When a couple divorces in the state of Ohio, child custody is determined based on what is in the best interest of the child or children involved. The issues can be complex and take into account a variety of factors, so consulting with a child custody attorney in Columbus, Ohio is the best first step when you and your ex-spouse can’t agree on who should have custody. There are two basic types of custody, shared custody and sole custody, and there is a great deal of variation within each type. Shared custody, usually referred to as shared parenting, is the most common form of custody agreement. Less common but sometimes used is sole custody.
Shared Parenting or Shared Child Custody
With shared parenting or joint legal custody, both parents share child rearing responsibilities and have input into issues such as religious upbringing, educational choices, health decisions, discipline, extracurricular activities and more.
It is important to understand that a couple can have joint legal custody without the child’s time being evenly divided between two households. In many instances, one parent has primary physical custody with the other parent having visitation rights. In many “shared parenting” situations, the child will live with one parent during the week when school is in session, visiting the other parent on certain weekends and during vacations. This can still be shared parenting.
Sole Physical Custody
With sole custody, if one parent’s home is the primary physical residence of the child and takes care of the day-to-day duties of child rearing, that parent may have sole physical custody and decision making authority. However, the parent with sole physical custody (often called the custodial parent) will still be required to provide notice to the other parent after making major decisions on the child’s behalf. The non-custodial parent may have generous visitation rights or limited visitation. It is very rare for the non-custodial parent to not be granted some form of visitation.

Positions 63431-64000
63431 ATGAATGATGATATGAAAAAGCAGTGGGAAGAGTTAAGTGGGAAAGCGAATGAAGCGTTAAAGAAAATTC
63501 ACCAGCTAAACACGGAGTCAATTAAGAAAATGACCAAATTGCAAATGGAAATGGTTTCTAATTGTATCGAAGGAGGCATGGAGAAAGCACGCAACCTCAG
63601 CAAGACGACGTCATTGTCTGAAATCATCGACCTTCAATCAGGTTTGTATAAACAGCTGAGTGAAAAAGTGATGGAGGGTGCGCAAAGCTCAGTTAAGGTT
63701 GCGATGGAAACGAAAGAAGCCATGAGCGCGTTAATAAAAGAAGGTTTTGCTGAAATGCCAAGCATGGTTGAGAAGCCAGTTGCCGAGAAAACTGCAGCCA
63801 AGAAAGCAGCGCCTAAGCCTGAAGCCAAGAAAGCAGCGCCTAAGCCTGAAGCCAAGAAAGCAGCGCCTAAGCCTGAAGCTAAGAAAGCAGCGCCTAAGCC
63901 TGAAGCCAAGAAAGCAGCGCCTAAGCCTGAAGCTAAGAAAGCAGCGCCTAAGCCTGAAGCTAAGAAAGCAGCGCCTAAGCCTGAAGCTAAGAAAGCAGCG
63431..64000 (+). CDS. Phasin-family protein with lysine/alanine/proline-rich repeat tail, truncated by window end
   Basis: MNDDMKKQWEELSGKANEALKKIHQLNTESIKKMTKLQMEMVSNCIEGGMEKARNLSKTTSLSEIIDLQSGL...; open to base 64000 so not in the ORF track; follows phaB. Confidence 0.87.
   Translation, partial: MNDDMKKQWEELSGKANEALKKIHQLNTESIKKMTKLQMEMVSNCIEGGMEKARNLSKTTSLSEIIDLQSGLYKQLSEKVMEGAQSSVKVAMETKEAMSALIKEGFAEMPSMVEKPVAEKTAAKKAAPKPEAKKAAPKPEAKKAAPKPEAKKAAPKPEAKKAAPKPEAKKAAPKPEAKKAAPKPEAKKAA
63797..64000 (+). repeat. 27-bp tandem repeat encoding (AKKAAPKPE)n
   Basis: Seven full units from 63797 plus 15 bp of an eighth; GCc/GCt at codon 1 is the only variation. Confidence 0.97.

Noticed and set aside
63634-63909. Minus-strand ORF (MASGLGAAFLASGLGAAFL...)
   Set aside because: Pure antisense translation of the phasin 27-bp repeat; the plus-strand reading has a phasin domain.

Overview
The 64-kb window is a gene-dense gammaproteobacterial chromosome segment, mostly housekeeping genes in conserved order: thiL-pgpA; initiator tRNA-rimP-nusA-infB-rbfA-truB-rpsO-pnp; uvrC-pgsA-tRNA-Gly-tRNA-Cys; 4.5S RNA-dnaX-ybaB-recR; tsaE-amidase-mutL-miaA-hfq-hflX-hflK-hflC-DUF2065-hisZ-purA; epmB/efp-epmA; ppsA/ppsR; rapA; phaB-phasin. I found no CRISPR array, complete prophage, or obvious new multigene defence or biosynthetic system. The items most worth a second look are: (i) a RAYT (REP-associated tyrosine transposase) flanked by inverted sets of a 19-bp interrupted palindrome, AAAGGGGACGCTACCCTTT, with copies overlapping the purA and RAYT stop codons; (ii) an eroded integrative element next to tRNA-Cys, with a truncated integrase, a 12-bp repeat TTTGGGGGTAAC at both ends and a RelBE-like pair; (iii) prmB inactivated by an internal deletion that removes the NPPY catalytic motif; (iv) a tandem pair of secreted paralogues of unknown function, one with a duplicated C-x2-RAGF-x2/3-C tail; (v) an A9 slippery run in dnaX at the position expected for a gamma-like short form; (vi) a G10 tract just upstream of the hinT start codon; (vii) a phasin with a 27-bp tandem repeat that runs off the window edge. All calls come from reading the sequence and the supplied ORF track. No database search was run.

Joint Physical Custody
Joint physical custody recognizes both parents as primary caregivers. Both homes are considered residences for the child. Visitation is equal or almost equal. For joint physical custody, a shared parenting plan has to be submitted to the court outlining how the residential considerations will be handled.
There are a wide range of options for shared parenting and endless variables to consider. To make sure your rights and your children’s best interests are at the heart of any shared custody plan, consult with a child custody attorney. Columbus, Ohio custody issues are best handled by a lawyer who frequently handles these types of issues.
Ohio Courts' Preference
In most cases, the Ohio courts prefer shared parenting over sole custody unless there are severe, extenuating circumstances that make one parent unfit to protect and care for the child. The courts also prefer that the parents come to some kind of shared parenting plan that can be a starting point for a final custody decision.
If the parents cannot come to any agreement, however, the court will be guided by the best interests of the child in order to create a custody order. Because there are a multitude of issues to be considered when putting together a child custody plan, you should consult with a child custody attorney. Columbus, Ohio parents rely on the attorneys at Petroff Law Offices for skilled and compassionate representation regarding child custody issues.